In 1980, I was the associate in charge of the engineering design team for a $200m (2012 value) large shopping centre. I had a site team of 5 engineers, full time on site. By comparison, in 2003-2006, on a $180M shopping centre, the builder was able to cut costs to cover only a limited number of periodic visits as specified by him. This clearly demonstrates how supervision standards have fallen over the past 30 years and the urgent need to return to a more stringent level of control. The current system particularly with ‘Design and Construct’ contracts has led to totally inadequate staffing levels across the board. For instance, most engineering consultants provide a unit rate per site visit to inspect works. The number of visits is dependent on how many times the builder asks him to visit the site. Builders save money by avoiding consultant visits. Yet they still get the certificates they require.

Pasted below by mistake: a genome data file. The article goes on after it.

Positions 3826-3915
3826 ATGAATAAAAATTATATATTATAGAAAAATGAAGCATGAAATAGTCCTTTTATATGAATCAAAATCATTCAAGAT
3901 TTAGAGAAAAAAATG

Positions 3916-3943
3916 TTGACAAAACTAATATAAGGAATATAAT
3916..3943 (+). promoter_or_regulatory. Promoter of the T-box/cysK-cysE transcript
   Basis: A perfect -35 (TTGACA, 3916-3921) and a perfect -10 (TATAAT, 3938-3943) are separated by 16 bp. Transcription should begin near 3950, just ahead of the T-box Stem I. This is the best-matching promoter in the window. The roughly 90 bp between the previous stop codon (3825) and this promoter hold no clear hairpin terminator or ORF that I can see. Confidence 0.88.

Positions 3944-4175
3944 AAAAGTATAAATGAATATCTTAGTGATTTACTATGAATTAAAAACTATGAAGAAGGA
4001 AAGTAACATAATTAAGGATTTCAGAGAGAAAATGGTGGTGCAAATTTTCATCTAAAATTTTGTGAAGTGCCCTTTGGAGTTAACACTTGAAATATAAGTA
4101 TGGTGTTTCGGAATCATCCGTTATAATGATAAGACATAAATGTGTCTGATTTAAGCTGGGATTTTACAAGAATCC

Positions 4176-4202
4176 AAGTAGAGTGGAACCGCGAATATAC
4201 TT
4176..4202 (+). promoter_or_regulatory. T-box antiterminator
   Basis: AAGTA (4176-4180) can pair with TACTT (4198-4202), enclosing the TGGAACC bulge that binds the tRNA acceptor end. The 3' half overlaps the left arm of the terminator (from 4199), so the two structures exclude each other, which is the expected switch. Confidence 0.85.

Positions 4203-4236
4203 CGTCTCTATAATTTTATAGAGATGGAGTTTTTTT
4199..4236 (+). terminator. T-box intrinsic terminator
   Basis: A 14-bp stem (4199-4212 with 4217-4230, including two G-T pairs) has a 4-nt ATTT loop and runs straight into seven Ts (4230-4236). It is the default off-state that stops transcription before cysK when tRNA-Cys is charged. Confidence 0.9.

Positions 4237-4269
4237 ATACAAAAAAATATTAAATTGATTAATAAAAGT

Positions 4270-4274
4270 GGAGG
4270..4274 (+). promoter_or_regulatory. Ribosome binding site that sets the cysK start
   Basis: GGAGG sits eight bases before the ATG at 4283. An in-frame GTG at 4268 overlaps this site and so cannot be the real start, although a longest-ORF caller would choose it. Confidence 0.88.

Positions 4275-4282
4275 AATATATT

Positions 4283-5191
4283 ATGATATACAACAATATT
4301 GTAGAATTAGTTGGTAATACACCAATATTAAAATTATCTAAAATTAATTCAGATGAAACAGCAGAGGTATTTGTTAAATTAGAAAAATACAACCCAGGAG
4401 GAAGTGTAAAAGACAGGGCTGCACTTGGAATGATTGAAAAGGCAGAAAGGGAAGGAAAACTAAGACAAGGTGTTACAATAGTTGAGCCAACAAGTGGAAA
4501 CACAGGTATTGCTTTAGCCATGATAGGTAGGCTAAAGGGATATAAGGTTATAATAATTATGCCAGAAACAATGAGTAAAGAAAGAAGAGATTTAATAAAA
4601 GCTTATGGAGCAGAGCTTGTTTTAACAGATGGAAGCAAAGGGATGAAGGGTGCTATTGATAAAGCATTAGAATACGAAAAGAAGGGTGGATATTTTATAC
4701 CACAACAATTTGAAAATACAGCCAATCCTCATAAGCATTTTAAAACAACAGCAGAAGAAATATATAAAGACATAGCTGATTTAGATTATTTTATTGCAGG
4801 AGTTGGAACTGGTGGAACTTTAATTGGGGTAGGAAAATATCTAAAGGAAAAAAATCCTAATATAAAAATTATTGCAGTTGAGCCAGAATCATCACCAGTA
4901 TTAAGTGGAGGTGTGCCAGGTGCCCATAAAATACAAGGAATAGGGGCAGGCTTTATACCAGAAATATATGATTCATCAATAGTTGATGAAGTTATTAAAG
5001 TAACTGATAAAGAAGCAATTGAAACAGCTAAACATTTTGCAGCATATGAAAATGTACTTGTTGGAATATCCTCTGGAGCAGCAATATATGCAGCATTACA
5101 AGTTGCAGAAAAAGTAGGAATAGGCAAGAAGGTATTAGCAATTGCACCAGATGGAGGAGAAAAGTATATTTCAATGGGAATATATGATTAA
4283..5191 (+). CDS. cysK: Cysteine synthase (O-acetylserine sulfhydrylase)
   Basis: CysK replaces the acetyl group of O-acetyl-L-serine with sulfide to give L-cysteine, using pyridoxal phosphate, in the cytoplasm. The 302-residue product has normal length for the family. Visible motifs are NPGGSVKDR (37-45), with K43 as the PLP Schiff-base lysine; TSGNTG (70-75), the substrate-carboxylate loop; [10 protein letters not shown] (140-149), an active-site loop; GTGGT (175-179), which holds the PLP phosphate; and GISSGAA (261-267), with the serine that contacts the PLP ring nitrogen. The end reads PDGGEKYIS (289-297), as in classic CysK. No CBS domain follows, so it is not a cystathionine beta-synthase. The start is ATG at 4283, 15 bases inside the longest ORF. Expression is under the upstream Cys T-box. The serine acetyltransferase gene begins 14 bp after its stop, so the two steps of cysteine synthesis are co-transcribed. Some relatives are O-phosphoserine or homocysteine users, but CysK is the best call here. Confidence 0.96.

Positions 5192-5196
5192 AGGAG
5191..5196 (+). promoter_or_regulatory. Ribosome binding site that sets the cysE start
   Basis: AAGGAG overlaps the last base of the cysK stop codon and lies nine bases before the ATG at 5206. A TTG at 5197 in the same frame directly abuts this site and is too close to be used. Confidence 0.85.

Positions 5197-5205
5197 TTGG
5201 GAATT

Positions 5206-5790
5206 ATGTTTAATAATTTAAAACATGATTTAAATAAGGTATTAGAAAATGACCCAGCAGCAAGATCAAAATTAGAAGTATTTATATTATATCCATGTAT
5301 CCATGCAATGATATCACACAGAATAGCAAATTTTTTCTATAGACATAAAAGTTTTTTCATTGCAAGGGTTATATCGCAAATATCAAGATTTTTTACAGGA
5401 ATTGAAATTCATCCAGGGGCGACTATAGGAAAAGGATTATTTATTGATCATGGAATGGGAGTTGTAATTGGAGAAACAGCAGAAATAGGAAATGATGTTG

4. Construction Certificates I do not consider that current engineering or architects certificates to be adequate documentation since they are always limited to those works which were actually inspected. Clearly this is to limit the liability of the particular consultant. I suggest that often the works inspected may only account for 10% of the total project. They are what I call ‘Clayton’ certificates. In the 1980’s the architects and the consultants certified the works without qualification. It is time the principal certifiers demand such a certificate again. In this way it would force developers and builder to implement appropriate site supervision.
Please do not hesitate to contact me if you wish to discuss these matters.
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RH Consulting Engineers
Specialist Structural, Civil, Façade and Diagnostic Engineer